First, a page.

With a focus on the Republic of Uzbekistan, this article aims to explain the enduring survival of the custom known as qalin (bride price, bride money), in spite of efforts to eliminate it in the past, and seeks to reveal the incomprehensible - even somewhat enigmatic - reasons for its present existence. Because this practice was burdensome for poor people, some attempts were made to abolish or replace it, for example, by having the bridegroom work instead of paying the qalin, by interchanging girls between two families or by having the bride's kinsmen cover the costs of the wedding. One custom even involved paying a qalin by instalments. As the article demonstrates, despite criticisms and its negative aspects, the qalin still has a place in the lives of Uzbeks.
The Example of Uzbekistan
Migration Blame Games in a Tunisian Border Town
The Tunisian coastal town of Zarzis is known for its generations of male emigrants to France and for initiating post-revolutionary harga – the ‘burning’ of the border via undocumented sea crossings to ‘Europe’. Despite migration being central to life in Zarzis, the harga is fraught with anxieties and moral accusations. While older generations accuse younger ones of chasing after easy money and causing jealousies, thereby fuelling the harga, young men reckon that risking the crossing is a matter of escaping social death. Men of all ages also agree that the harga is often women’s fault. This article explores how the desire of making a living in Europe is evaluated in a departure town, and what the accusations and negative emotions it conjures up might reveal about people’s understandings of their economic and moral lives in times of political and social change.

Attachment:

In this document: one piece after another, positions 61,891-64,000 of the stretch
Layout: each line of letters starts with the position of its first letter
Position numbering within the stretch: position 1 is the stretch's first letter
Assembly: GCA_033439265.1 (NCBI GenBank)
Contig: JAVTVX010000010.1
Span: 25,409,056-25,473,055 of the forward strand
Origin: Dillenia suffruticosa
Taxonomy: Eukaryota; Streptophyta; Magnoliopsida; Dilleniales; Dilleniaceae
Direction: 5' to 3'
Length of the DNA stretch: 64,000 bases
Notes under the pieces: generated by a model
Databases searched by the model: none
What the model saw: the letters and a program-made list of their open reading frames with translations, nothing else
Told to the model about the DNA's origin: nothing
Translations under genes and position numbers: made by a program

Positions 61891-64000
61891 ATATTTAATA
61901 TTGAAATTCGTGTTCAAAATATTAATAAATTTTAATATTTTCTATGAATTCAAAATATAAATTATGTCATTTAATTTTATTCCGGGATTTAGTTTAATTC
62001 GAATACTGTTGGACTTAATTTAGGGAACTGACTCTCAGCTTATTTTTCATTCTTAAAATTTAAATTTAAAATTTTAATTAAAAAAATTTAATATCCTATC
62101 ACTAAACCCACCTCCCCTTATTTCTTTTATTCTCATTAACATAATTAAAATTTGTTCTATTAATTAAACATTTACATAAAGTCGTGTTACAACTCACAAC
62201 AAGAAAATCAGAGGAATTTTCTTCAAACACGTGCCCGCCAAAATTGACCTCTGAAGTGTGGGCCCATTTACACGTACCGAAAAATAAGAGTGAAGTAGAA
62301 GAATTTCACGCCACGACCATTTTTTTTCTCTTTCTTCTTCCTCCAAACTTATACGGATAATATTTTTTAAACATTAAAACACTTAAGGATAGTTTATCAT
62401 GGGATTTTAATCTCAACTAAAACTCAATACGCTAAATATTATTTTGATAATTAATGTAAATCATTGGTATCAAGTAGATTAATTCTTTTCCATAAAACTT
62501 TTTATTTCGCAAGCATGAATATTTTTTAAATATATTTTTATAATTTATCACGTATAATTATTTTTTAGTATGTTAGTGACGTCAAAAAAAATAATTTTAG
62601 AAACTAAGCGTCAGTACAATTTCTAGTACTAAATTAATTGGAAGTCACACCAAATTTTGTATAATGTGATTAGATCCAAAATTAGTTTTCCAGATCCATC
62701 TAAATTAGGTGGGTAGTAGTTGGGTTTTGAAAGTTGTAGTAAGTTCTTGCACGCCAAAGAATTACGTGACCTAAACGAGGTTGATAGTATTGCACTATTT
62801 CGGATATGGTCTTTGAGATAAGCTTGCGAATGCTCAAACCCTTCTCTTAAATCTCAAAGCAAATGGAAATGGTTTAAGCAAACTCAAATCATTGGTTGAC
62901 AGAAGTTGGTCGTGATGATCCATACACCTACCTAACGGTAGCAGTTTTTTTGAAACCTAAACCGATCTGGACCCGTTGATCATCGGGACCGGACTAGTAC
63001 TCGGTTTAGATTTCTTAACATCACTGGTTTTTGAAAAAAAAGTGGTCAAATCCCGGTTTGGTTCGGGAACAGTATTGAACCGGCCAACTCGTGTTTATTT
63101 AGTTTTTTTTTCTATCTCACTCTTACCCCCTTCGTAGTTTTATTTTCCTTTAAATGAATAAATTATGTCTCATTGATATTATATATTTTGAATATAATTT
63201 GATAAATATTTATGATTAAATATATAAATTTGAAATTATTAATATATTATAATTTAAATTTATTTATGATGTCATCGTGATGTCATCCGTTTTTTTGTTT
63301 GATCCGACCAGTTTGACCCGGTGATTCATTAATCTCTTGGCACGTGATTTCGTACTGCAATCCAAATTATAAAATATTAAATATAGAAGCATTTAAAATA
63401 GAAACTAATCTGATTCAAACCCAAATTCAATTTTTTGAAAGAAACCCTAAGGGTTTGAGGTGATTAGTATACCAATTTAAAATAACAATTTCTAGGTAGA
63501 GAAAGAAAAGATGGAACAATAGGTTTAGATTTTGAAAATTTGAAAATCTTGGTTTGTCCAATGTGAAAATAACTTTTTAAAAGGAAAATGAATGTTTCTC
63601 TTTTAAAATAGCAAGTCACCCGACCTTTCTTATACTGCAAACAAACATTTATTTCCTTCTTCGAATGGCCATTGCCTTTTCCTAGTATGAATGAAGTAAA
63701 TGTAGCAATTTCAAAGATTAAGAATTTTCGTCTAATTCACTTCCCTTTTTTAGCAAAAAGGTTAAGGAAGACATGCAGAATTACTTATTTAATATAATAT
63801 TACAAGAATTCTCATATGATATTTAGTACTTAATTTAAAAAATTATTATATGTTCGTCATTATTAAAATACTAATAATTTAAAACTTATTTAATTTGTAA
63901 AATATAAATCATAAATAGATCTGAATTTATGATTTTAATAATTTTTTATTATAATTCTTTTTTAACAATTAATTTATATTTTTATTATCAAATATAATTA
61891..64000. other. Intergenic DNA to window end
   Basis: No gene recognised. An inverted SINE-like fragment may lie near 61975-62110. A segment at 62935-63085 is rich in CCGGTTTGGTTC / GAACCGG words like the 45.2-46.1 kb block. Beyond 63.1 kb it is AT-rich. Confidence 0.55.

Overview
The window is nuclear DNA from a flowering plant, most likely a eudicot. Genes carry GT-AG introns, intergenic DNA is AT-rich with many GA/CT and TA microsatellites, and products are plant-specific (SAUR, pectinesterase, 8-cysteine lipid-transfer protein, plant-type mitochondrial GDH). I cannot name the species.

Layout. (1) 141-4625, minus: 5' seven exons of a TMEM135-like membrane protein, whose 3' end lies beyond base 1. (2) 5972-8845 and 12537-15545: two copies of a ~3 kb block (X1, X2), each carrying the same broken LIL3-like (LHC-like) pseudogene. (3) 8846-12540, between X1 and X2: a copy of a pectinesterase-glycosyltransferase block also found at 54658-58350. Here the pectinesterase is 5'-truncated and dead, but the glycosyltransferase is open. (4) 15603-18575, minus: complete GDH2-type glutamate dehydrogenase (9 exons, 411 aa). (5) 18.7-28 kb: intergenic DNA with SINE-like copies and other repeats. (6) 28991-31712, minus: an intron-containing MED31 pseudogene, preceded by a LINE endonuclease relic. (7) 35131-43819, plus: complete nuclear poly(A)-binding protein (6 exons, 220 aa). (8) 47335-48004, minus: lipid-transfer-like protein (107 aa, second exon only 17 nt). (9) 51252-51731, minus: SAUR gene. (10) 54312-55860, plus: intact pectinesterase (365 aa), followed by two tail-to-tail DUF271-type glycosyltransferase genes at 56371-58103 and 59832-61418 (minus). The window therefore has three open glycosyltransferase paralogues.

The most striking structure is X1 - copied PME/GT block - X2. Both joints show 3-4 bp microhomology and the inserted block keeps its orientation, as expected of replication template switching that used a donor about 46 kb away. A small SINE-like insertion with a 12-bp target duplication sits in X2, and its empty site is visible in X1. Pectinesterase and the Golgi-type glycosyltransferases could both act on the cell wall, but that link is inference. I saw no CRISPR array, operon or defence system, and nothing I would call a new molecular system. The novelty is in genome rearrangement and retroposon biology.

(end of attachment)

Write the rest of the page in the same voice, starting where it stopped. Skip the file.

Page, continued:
Randall Swingler was a poet in a very English literary tradition. He was the last of the Georgian poets, writing lovingly about the English countryside long after the Modernist urbanisation of poetry. He believed that poetry was the voice of the people. And he was the inheritor and the bearer of a radical vision of England rooted in the English rural landscape and the common people. Standing in direct line of descent from Langland, Winstanley, Milton, Blake, Morris and Edward Thomas, he was a late poet of Old Dissent, combining a love of the English countryside with Christian fellowship and an English Puritan’s hatred of privilege and power, property and money. For Randall Swingler, poetry had a moral and a political urgency, a responsibility to testify against cant and hypocrisy, and to bear witness to a utopian vision of an open-shirted, classless Commonwealth which would one day liberate human living, loving and creativity.
Michael Humphrey, Mark T. Berger, Clive Kessler, and Souchou Yao